These are the most recent entries posted on Seth Warren’s Journal.
Posted May 15, 2018 | 2:42 am
Posted November 7, 2017 | 3:30 am
Posted May 16, 2017 | 12:50 am
Someday I will once more write journal/weblog posts about something other than election reminders. Today is not that day.
If you live in Pennsylvania like I do, then there’s a primary election today. As Pennsylvania rightly has a closed primary, your ballot choices will most likely be limited (i.e.: nothing) if you aren’t registered as a Democrat or Republican, but check your local listings for ballot questions which may need to be answered.
Polls are open from 7:00AM-8:00PM.
It’s that time again: election time! In Pennsylvania, the polls are open from 7:00AM until 8:00PM. As this is an “off-year” election, focused on municipal races, it sadly generates less interest. Of course, if you ever wondered where presidents, senators, governors, etc. get their start, you can usually look towards these “boring” off-year municipal elections.
Here’s something you may not know: in Pennsylvania, the people who work at your polling place are often a combination of appointed and elected individuals; the former are volunteers generally not assigned to work the same polling place that they vote at, whereas the latter have petitioned their neighbours to get on the ballot for the opportunity to work the polling place they vote at. As such, voters in Pennsylvania have an opportunity to choose who aids them in voting.
If you are a voter in Ward 32, District 7 of the City of Pittsburgh, you will see a familiar name on your ballot for one of the poll worker positions: mine. I, Seth Warren, am the Democratic candidate for Judge of Election at my polling station. My friend, Eva Diodati is running as the Democratic candidate for another poll worker position: Inspector of Election. If you live in Pittsburgh’s 32nd Ward, District 7, I wish to humbly ask for your vote and confidence for both myself and Ms. Diodati to serve at the polls for the next four years. Thank you.
And now, I take off my candidate hat and resume wearing my private citizen cap as I list my personal opinions on which sections of the voting machine touch screen I shall be placing my finger upon:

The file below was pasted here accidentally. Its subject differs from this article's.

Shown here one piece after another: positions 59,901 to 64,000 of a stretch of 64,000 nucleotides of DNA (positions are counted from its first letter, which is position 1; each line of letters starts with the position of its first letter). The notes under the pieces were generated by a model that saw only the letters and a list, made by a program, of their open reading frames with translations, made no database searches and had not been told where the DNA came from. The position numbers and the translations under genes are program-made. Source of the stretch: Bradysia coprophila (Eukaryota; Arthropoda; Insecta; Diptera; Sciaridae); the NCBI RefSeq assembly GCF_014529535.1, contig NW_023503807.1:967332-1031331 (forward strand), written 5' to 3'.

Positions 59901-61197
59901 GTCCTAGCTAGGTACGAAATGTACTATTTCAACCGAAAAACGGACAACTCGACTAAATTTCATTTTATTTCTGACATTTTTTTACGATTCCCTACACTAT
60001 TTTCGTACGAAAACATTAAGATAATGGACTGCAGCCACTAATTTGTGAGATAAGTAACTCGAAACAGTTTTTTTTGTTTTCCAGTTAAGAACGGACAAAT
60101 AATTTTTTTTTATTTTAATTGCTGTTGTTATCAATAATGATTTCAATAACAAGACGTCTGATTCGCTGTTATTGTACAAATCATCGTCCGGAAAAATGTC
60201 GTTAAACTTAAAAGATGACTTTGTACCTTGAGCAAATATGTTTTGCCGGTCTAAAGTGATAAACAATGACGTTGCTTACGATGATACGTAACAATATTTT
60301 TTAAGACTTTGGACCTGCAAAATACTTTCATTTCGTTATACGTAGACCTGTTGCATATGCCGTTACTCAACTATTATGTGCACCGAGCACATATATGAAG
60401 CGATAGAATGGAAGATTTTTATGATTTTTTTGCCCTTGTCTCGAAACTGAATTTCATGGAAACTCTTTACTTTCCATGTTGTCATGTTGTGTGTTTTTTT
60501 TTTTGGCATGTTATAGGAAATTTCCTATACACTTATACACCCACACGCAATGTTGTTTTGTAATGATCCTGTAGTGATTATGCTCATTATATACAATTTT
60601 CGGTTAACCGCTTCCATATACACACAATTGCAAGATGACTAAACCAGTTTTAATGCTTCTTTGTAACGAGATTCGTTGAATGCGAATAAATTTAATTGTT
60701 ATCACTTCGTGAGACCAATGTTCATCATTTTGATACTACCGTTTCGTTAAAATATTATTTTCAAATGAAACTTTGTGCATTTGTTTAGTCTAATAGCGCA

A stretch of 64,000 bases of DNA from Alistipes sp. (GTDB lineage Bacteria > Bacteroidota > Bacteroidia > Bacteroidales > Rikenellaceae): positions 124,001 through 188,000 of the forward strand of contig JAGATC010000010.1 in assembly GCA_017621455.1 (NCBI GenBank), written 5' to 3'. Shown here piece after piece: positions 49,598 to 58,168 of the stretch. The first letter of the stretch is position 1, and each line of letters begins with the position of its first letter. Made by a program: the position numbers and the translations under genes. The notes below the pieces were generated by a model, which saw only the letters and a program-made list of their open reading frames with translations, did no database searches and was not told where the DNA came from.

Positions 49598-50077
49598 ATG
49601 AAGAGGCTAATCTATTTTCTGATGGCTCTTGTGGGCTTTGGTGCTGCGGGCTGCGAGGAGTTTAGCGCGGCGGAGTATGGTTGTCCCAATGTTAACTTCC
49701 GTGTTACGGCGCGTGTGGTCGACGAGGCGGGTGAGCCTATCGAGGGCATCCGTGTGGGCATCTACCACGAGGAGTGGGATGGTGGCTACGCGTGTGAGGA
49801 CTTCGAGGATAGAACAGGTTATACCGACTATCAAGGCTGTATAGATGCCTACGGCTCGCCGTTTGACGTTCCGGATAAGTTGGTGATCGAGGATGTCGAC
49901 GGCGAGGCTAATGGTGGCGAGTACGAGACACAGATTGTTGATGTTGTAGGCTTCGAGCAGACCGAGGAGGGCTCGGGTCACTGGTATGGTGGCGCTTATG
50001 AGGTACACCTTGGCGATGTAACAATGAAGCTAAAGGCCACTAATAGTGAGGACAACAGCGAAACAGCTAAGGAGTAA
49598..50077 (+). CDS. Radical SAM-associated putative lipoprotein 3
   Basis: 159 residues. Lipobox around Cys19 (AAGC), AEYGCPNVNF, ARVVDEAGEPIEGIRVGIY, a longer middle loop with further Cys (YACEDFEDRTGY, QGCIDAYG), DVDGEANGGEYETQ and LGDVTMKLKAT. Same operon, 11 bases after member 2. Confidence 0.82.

Mayor of Pittsburgh
Shall the Pennsylvania Constitution be amended to permit the General Assembly to enact legislation authorizing local taxing authorities to exclude from taxation up to 100 percent of the assessed value of each homestead property with a local taxing jurisdiction, rather than limit the exclusion to one-half of the median assessed value of all homestead property, which is the existing law?
Shall Section 707. Multiple Employment Prohibited, of the Pittsburgh Home Rule Charter be amended to permit a compensated City employee to hold a compensated position as a part-time athletic coach in a public school system or a compensated part-time educational position at a public institution of higher learning, as more fully described in Pittsburgh Ordinance 36?
Sadly, most Americans don’t realise that there are two elections every year. Most turn out for the big, glamorous selection of the president and resume hibernating upon their civic duty for four more years. Of course, this doesn’t stop them from asking, “how do we get such idiots for candidates!” Well, my fellow Americans, idiot candidates rely upon people like you being politically apathetic during boring municipal elections, which allows them the opportunity to slip in at the bottom of the political ladder with little opposition, if any at all, and start working their way up.
It’s one thing if you vote for an idiot and then complain about that person (and hopefully are more the wiser the next time you go to vote). However, if you complain about the idiots in office yet did nothing to prevent them from taking office…suffice it to say that I have little sympathy for you.
That said, Pennsylvania has a primary election tomorrow (May 16th). Don’t be apathetic. The polls are open from 7:00AM-8:00PM and I’m picking some smart candidates (and I hope you do as well).
Mayor of Pittsburgh
Pittsburgh City Council, District 4